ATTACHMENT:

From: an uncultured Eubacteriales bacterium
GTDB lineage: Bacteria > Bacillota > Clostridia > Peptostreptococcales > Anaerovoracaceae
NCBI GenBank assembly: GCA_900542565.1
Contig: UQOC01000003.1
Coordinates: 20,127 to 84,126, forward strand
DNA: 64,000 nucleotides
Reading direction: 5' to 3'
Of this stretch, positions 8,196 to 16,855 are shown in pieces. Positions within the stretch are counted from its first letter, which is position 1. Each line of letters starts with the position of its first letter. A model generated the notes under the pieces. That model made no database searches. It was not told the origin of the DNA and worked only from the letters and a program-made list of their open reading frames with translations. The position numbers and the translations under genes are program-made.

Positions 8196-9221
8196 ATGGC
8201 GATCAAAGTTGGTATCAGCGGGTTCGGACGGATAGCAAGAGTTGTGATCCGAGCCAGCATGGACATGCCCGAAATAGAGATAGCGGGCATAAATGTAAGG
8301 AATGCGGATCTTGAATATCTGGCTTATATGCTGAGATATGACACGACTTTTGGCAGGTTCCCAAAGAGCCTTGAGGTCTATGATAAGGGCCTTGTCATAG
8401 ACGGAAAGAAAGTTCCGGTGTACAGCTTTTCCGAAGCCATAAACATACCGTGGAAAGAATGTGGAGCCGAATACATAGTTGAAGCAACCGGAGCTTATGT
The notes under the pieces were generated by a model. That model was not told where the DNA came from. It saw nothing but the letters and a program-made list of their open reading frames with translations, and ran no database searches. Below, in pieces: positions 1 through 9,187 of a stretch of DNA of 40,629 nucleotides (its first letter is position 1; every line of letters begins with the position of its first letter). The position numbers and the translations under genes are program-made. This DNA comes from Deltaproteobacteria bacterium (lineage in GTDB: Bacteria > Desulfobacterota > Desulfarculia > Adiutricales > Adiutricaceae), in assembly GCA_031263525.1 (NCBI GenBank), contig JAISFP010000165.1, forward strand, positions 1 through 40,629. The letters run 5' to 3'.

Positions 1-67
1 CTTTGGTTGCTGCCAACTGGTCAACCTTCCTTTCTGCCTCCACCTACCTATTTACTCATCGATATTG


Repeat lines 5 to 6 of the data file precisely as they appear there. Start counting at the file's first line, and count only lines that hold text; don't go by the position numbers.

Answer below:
Coordinates: 20,127 to 84,126, forward strand
DNA: 64,000 nucleotides